Tuesday, April 29, 2003

"Goddess" exhibit reflects classical influence on modern fashion

"Goddess," the new exhibit at the Costume Institute of the Metropolitan Museum of Art in New York, aims to convince museumgoers that fashion, no matter how ephemeral, has remained consistently under the spell of Greco-Roman imagery from the French Revolution right through to the spring 2003 runway collections. The impact of classical dress on modern fashion is translated in the popular imagination to mean long fluted gowns, off-the-shoulder silhouettes and endless yards of draped chiffon.

The peplos gown, a common garment in ancient Greece, was worn folded over at the top for a blouson effect that covered the waist. It was made out of one large rectangular piece of cloth, folded in half to form a cylinder. The exhibit includes a 20th century example, a 1922 Poiret dinner dress made of two panels of fabric, but the abbreviated bell-sleeved top and full-length skirt are, all impressions to the contrary, actually the exact same size. Another example is A purple Halston, donated by Rosina Rucci, whose brother is the designer Ralph Rucci, was made from one continuous loop of fabric and spirals around the body from the neck, giving the impression that a mere tug would unravel it, instantly undressing the woman wearing it.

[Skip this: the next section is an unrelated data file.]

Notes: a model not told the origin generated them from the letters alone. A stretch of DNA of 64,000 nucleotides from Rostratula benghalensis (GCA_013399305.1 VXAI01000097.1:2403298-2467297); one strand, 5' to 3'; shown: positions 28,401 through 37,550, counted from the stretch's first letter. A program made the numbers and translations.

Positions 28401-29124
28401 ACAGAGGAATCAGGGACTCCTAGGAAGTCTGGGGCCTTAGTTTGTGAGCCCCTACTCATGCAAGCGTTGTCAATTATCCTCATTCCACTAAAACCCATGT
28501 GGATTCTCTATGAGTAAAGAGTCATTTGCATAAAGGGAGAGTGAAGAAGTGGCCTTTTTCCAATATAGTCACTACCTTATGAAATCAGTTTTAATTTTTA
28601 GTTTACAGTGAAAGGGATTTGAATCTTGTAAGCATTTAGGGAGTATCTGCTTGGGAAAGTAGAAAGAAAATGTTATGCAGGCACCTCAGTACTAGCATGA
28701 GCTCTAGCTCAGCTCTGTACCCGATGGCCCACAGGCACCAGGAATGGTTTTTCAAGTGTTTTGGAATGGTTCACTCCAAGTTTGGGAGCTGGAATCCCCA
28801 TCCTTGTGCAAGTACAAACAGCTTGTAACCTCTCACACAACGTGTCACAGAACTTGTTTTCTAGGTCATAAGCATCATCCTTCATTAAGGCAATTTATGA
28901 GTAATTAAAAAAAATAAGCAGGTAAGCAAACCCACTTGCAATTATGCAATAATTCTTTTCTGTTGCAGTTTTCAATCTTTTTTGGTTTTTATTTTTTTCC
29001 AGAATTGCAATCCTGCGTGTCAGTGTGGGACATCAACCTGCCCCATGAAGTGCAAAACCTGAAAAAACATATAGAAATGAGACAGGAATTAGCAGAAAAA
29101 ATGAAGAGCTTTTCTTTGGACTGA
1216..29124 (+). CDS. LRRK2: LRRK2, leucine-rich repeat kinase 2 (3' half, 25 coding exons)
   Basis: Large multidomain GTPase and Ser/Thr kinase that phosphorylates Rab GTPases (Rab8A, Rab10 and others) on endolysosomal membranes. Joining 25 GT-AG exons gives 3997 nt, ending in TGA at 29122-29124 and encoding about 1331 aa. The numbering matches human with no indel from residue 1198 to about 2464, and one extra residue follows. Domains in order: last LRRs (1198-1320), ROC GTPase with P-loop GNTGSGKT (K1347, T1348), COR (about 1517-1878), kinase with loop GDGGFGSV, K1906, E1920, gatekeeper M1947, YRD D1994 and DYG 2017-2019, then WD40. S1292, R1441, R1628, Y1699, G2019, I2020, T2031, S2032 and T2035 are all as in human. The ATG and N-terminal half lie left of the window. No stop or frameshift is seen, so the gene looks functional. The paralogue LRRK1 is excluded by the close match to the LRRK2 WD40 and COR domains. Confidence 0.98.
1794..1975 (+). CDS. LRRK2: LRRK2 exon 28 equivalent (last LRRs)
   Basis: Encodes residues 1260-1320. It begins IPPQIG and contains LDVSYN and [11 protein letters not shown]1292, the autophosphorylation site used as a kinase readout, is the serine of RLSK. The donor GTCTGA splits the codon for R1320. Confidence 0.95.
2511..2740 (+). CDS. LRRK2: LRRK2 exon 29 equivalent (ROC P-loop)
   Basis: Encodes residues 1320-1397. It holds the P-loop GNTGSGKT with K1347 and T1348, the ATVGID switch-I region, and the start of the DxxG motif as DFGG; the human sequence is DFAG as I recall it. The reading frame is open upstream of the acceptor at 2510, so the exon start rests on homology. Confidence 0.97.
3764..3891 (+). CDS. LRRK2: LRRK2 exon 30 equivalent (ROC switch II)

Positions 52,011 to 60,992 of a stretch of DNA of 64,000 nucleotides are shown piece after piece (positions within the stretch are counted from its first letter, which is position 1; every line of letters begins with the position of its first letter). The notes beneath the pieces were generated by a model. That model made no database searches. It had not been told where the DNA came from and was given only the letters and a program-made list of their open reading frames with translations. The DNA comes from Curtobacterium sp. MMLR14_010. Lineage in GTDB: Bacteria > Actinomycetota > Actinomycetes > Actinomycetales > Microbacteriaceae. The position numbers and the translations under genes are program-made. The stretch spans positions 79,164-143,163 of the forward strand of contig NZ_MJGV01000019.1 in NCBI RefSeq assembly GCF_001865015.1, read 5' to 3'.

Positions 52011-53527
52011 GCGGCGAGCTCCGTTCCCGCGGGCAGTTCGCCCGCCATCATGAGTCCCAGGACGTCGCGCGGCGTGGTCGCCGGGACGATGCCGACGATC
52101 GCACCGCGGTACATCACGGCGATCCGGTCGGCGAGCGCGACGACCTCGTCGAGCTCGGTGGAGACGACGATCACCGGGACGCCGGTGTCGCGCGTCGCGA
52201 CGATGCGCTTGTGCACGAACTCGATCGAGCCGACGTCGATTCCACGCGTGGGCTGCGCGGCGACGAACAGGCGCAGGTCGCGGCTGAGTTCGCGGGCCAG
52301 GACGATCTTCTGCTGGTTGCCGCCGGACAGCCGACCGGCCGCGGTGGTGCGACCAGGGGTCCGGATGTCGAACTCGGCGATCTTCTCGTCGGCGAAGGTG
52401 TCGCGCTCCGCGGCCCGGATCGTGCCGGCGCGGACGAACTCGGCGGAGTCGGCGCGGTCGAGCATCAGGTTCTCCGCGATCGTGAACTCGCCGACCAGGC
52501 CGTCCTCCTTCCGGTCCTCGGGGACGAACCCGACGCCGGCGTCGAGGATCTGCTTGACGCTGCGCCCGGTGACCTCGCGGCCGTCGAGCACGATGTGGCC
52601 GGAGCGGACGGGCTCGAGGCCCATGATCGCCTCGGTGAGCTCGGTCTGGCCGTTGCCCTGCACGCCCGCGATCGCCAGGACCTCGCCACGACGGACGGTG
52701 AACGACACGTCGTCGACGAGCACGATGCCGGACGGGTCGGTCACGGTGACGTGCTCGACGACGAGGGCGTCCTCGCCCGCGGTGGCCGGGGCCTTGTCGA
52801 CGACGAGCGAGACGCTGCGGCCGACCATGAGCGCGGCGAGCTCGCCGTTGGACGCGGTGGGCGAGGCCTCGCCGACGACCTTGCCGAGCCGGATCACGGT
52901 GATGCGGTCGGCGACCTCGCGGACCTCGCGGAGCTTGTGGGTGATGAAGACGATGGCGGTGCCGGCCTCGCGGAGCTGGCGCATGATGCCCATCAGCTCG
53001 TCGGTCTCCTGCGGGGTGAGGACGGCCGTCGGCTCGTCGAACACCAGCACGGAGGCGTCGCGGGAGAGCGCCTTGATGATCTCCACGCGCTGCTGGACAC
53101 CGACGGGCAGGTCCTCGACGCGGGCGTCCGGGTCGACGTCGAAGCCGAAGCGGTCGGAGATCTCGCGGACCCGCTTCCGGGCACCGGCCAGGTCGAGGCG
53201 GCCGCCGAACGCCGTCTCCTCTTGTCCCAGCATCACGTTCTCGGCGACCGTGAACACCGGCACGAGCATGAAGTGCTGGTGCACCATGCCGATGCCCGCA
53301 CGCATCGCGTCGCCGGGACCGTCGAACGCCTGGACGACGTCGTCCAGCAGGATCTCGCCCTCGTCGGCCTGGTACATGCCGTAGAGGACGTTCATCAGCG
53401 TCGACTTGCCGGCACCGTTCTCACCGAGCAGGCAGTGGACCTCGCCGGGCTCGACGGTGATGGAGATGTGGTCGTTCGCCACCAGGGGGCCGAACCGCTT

"Goddess" would have benefited most had it offered a sense of metaphorical unraveling--had it veered away from a portrayal of women as made of marble. The goddesses and female figures of Greek mythology were steeped in a world of lust, blood, envy, transgenderism, betrayal and constant motion. In "The Odyssey," as Camille Paglia pointed out in her book, "Sexual Personae," Athena appeared eight times as a male, twice as a human girl and once as herself.

The dresses in the show that prove most memorable are two that convey the sense of sexual devastation that animated so much of Greek literature. One is an Alexander McQueen from the spring 2003 collection, nicknamed the "Shipwreck Dress," which is cut in dark nude silk crepe, crisscrosses the breasts in messy folds and falls to a pierced, shredded, asymmetrical hemline.

It is here that you get an idea of a woman embattled in something psychologically terrifying and life-altering. The second piece is a brown chiffon evening gown by Tom Ford from his summer 2002 Yves Saint Laurent collection. It falls to the knees in front, drapes to the floor in back and contains the breasts with what is meant to look like a primitive harness.